There are advantages and disadvantages to leaving your name, surnames-of-interest, and email address on the many genealogy forums and load-your-family-tree websites.
The main advantage is, of course, that you might connect with someone who can give you vital information. That is the reason we sign up to these things in the first place. And don’t be discouraged if you don’t get a response straight away. The crucial person who has the family bible, or knows who has it, may not read your post for years.
My g-g-g-grandfather, Richard Eason, immigrated to New South Wales from what is now Northern Ireland in 1850, and a few years later his older sister Anne, arrived with her family and their mother, Sarah. We don’t know much about them and we don’t have any photos of that generation or the one after. I posted my interest in the surname Eason on an Irish forum – it was so long ago now that I can’t remember which one it was (if I ever change my primary email address I will lose these forums). Anyway, only last year a lovely lady in South Australia contacted me about my Eason post. Her husband was descended from Anne, the older sister and she was able to send me photos of the family, including the mother Sarah, and a scan of the inside page of the prayer book where Sarah had written the date of her wedding and the births of her children. Priceless!
Another advantage, more to do with loading your family tree on a website such as Ancestry or GenesReunited, is the insight you can get by formatting your family tree in this way. You can easily see inconsistencies, missing information such as certificates you haven’t yet ordered, and problems you thought had been sorted out already, that you may not have seen looking at the data within your genealogy program all the time. You can see that you have different spellings for the Ewins and missing sources for marriages. You can see how much of your data really came from that report you were sent five years ago and haven’t got around to verifying for yourself. Of course, these issues also emerge if we just run a report to give to someone else.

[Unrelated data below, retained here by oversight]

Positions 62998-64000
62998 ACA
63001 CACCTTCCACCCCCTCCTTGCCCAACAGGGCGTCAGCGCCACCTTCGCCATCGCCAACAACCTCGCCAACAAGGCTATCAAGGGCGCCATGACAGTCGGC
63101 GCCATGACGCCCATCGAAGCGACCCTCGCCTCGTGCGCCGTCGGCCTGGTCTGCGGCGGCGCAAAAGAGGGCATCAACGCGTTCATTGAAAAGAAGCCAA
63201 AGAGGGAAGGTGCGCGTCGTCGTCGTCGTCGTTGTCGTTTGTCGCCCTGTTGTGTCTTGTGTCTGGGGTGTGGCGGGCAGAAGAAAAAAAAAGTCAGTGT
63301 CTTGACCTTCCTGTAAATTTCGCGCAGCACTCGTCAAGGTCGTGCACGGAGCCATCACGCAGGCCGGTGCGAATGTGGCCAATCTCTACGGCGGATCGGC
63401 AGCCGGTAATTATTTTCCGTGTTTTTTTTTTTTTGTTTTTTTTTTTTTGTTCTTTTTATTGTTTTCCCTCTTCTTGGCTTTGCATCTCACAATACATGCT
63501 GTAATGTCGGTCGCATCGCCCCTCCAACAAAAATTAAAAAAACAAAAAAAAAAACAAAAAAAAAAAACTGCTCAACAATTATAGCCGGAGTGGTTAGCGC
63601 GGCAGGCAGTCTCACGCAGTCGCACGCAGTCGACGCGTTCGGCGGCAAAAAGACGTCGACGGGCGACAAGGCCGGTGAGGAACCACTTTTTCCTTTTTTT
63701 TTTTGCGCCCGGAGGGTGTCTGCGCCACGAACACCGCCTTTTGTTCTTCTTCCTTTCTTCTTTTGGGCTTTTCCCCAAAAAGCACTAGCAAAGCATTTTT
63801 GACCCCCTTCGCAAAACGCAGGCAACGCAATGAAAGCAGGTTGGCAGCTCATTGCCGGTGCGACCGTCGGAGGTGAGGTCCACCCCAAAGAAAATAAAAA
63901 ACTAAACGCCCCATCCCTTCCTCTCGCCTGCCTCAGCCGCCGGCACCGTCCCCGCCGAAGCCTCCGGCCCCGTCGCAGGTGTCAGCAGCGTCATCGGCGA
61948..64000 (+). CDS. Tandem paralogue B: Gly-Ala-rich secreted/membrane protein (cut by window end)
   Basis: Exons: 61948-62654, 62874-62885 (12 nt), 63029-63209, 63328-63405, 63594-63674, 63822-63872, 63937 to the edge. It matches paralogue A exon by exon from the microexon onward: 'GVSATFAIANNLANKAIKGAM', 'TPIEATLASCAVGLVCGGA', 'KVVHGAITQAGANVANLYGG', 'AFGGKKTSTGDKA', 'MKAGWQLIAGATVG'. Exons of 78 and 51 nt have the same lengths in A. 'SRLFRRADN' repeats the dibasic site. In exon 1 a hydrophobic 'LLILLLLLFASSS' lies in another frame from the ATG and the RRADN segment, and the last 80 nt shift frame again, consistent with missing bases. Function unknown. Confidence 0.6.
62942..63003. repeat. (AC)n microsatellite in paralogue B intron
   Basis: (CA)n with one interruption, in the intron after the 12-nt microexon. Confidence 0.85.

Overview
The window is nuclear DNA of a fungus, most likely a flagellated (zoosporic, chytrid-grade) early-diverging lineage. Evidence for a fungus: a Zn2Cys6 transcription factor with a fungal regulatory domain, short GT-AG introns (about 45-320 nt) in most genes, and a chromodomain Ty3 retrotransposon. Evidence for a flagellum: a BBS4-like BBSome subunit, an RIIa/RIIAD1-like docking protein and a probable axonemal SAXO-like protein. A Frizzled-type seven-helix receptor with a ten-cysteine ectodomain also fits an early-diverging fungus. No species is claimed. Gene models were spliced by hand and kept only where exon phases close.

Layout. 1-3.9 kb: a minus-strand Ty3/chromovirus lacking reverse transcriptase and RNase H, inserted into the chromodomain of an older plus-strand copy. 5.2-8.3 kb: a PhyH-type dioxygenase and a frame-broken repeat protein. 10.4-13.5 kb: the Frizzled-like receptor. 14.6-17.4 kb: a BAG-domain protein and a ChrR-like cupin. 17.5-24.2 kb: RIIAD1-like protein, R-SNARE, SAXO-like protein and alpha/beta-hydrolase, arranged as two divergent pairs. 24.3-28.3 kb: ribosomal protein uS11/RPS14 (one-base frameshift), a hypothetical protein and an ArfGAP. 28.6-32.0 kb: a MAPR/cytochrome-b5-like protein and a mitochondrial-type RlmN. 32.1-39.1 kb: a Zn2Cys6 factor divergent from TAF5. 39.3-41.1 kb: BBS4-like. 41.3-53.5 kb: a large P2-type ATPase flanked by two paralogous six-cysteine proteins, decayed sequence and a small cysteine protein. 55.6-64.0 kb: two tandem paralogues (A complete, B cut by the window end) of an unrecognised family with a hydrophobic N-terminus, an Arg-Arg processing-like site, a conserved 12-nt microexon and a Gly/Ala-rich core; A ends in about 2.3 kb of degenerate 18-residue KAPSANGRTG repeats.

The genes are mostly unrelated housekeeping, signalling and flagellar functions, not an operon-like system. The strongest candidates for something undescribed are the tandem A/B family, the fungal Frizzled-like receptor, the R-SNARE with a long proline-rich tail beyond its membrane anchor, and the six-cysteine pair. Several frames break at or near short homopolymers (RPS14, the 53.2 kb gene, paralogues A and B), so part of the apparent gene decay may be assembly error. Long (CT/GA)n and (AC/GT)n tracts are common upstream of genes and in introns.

Many other people may contact you as well, people who are very unlikely to be connected to you in any way. I still get the occasional email from people who have seen my post on one of these forums and have asked me if I know their g-g-g-grandfather who came from Ireland, or Scotland. They don’t seem to notice that my email address is Australian, and they rarely seem to have much information themselves. A g-g-g-g-grandfather of mine is William Stewart, who raised his family in Paisley, Scotland until the boys emigrated to Australia in the 1850s. William Stewart is a very common name in Scotland and so the other information I provide is important – Paisley and Australia and all the rest, and yet I get emails from Americans about Stewarts from all parts of Scotland who emigrated to the USA. Bewildering, it is.
This annoyance pales into insignificance beside the main disadvantage of posting your email address on forums, and that is its susceptibility to spammers. These people gather email addresses from wherever they can, and they indiscriminately send out their pleas for assistance in getting fictitious money out of some troubled country and advertisements for pirated software and enhancements to bodily parts. They also sell email addresses on to others who use them for the same evil ends. The more places you have your email address accessible on the web, the more your inbox is likely to be bothered by these people.
Personally, I find the benefits of potential contacts far outweight the risk of more spam. Spam will find you even if you don’t put your email address on a forum, and there are many good anti-spam tools available. Most internet service providors have their own anti-spam software that stops these messages getting to your inbox in the first place. I must admit, though, that I think my spam is decreasing. The percentage that my ISP reports is spam is much lower than it used to be, and not so many slip through their net.
I’m sure there are other advantages and disadvantages that you can think of, and I’d love to hear what they are. Leave a comment!